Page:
learning was insatiable, and his capa frequently for the North American Review city boundless. It is told of him that on on subjects ranging from the “Decamhis appointment to the Supreme Bench of eron” to Bigelow's “ Florula BostonienMassachusetts, he scoured the rust off his sis.” A year or so of observant travel enlegal training by carefully going over the abled him to put forth two works, each in Reports of that State at the rate of three two volumes, the one on “Reminiscences volumes a day, until in nineteen days be in Spain,” the other a “Review of the late had finished the task. The chin and Revolution in France." Then followed lower jaw of his powerful, yet handsome busy years in politics and legal practice, face, gave indication of his aggressive, until in 1843, rejected as Secretary of the persistent nature. To other strong qual- Treasury under Tyler, he was made a ities must be added a prodigious memory commissioner to China, and in the followand a limitless ambition; and through this ing year negotiated the first treaty beambition, sometimes clumsily exercised, tween that country and this. Cushing's career fell short of its great- Forty years after the appearance of est possibilities. It would be stupid to those books which stood for the result of
his European experience, he published country's courses. He seemed devoid of another on the Treaty of Washington, a moral enthusiasm. natural sequence of his services at Geneva and of his adverse opinion of Lord Cock
BAYARD TAYLOR burn, one of the British arbitrators. Swift upon this came his appointment, in 1873, His first experience in diplomacy ended to Spain, which he accepted with some in disappointment to Bayard Taylor; his reluctance. Cushing had been president second and more important mission was of the Charleston Convention of 1860, yet an almost unalloyed satisfaction to him, in a little more than a decade, with loy- though it brought him to his death. Like alty to the dominant party still running Boker, he was serviceable to the cause of high, he was nominated by Grant to the the Union, and reward came to him more Chief Justiceship of the United States. quickly than to the other Pennsylvanian, In spite of the great services which he in the shape of an appointment as Secrehad rendered the country, especially dur- tary of Legation to Russia. To secure ing the Geneva arbitration, public protest material for future writing was one unobliged a withdrawal of his name. There disguised motive for his acceptance of the was, however, no lack of admiration for secretaryship under Simon Cameron. His Cushing's great knowledge of external astonishing facility for languages stood affairs, and of international law. As & by him, and four days after his arrival in publicist he was much respected, and his St. Petersburg he was making bargains in appointment as Minister to Spain met Russian. With the Camerons he was in with approval.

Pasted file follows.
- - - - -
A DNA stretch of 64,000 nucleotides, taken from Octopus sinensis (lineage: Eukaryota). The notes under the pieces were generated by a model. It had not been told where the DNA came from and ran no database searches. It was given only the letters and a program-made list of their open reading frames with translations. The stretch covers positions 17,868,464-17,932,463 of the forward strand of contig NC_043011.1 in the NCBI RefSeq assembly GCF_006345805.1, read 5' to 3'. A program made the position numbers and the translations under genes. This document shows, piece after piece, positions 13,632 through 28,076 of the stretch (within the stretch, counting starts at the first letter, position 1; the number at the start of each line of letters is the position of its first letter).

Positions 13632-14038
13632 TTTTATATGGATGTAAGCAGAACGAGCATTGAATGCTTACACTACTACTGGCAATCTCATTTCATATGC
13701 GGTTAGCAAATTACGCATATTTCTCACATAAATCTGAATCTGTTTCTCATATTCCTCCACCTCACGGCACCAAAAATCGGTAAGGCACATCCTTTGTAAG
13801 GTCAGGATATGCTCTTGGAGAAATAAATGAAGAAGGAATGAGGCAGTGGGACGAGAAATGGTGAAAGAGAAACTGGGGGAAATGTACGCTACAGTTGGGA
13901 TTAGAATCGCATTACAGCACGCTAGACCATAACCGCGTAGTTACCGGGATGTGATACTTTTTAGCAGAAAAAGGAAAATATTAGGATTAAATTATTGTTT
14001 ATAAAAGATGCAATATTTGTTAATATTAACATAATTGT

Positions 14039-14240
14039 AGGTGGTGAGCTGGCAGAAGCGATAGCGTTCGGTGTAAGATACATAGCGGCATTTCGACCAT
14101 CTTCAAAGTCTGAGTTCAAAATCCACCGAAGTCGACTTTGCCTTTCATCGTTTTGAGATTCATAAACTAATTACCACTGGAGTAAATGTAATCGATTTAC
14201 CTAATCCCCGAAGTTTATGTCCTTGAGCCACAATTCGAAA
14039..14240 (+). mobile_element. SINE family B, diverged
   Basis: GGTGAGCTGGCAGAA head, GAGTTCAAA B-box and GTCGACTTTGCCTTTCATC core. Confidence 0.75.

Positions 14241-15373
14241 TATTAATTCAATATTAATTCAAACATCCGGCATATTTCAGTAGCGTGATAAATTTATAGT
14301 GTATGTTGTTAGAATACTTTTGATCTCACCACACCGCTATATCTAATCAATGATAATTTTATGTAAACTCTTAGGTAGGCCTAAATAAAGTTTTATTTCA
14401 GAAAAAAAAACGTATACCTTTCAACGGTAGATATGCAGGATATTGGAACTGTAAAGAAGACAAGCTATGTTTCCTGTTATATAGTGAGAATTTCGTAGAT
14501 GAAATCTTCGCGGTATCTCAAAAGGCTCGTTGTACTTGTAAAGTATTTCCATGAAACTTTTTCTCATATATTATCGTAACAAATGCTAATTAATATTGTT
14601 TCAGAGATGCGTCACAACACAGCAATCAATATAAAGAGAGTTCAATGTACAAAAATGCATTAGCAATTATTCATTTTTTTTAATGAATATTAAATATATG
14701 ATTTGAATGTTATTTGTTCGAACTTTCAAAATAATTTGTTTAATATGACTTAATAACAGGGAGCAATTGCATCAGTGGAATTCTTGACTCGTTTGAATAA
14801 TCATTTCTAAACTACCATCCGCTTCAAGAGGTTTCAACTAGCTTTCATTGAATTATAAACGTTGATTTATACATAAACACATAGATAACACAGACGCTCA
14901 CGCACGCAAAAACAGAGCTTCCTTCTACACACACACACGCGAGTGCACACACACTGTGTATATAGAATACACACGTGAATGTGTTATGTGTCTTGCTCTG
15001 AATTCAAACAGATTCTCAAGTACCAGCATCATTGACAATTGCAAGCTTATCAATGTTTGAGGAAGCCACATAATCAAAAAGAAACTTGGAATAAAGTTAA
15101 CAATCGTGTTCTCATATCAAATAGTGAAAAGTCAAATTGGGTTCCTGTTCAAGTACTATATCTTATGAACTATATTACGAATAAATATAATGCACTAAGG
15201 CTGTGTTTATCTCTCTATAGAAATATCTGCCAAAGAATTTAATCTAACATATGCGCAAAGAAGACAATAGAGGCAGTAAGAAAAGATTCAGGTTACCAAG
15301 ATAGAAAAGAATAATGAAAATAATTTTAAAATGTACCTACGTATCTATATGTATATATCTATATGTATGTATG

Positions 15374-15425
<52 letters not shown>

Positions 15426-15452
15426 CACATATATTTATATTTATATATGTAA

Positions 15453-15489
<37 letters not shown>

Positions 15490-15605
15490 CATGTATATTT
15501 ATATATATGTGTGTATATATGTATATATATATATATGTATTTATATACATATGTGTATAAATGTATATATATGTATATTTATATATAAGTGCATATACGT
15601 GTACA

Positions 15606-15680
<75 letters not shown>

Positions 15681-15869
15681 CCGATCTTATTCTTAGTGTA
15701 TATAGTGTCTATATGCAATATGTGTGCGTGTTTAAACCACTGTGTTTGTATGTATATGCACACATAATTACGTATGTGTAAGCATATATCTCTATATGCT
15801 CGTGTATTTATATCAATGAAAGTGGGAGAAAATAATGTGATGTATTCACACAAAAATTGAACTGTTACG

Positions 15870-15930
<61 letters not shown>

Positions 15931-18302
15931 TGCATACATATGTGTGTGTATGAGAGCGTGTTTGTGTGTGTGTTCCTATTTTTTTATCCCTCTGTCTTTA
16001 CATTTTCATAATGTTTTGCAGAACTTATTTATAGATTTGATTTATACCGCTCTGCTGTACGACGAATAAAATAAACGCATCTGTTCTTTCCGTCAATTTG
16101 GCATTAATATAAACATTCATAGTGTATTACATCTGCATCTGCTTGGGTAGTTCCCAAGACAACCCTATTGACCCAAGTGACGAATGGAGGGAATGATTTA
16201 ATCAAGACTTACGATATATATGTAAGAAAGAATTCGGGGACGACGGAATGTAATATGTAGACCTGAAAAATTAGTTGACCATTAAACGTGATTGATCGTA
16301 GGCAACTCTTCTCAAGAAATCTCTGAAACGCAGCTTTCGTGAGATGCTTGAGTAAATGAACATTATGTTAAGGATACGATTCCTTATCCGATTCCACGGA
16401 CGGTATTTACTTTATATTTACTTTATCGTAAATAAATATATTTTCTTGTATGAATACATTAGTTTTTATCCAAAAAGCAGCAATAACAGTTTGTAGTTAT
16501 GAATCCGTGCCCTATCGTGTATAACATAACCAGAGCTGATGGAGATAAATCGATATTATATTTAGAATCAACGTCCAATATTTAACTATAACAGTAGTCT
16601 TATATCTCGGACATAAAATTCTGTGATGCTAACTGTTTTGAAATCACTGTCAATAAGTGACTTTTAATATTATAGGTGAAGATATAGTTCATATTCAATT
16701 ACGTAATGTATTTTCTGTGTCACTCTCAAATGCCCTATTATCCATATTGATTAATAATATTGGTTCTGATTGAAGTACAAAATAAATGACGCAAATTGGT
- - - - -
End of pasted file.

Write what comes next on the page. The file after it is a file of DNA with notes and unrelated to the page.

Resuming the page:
happy relation, and he seemed to enjoy Cushing's normal career was political, the exactions of imperial society without and what little ambition for literature he feeling obliged to confess himself bored may have cherished was laid aside after he by undemocratic splendor. The secret had passed beyond the academic impres- hope of every secretary is that his minis-, sions received at Harvard College, from ter will develop an impelling need of rest which he was graduated in 1817. Though, and travel. Diplomatic relaxation of this from lack of imaginative force, and from sort is apt to mean that the Secretary in the pressure of a busy life, he had left the the interim is Chargé d'affaires. This ranks of letters before his political and good fortune came not unexpectedly to diplomatic successes came to him, he re- Taylor by the return of Mr. Cameron to tained one form of scholarly ability-an this country. Something less than a extraordinary skill and accuracy in lan- promise, but more than a hope, had led guages. It was long remembered, with the Chargé to believe that he would be national pride, that his argument in Ge- finally appointed to the full rank and neva was made in admirable French. dignity of Minister. While not a politiEven when Attorney-General under cian, he understood his work, and was Pierce, from 1853 to 1857, he was able to altogether in Russia that "pleasing persustain conversation with the foreign min- son" by whom diplomacy sets so much isters in their own tongues. There is no store. In spite of a lack of influence biography of Caleb Cushing; there prob- outside the friendly words of literary ably never will be a need for such a work; companions, he dared to hope; but at for in a great national crisis he was not to last, realizing the futility of his aspirabe found among those who, at much per- tions, he began to lose what little political sonal sacrifice, tried wisely to shape the ambition he had begun to cherish. “I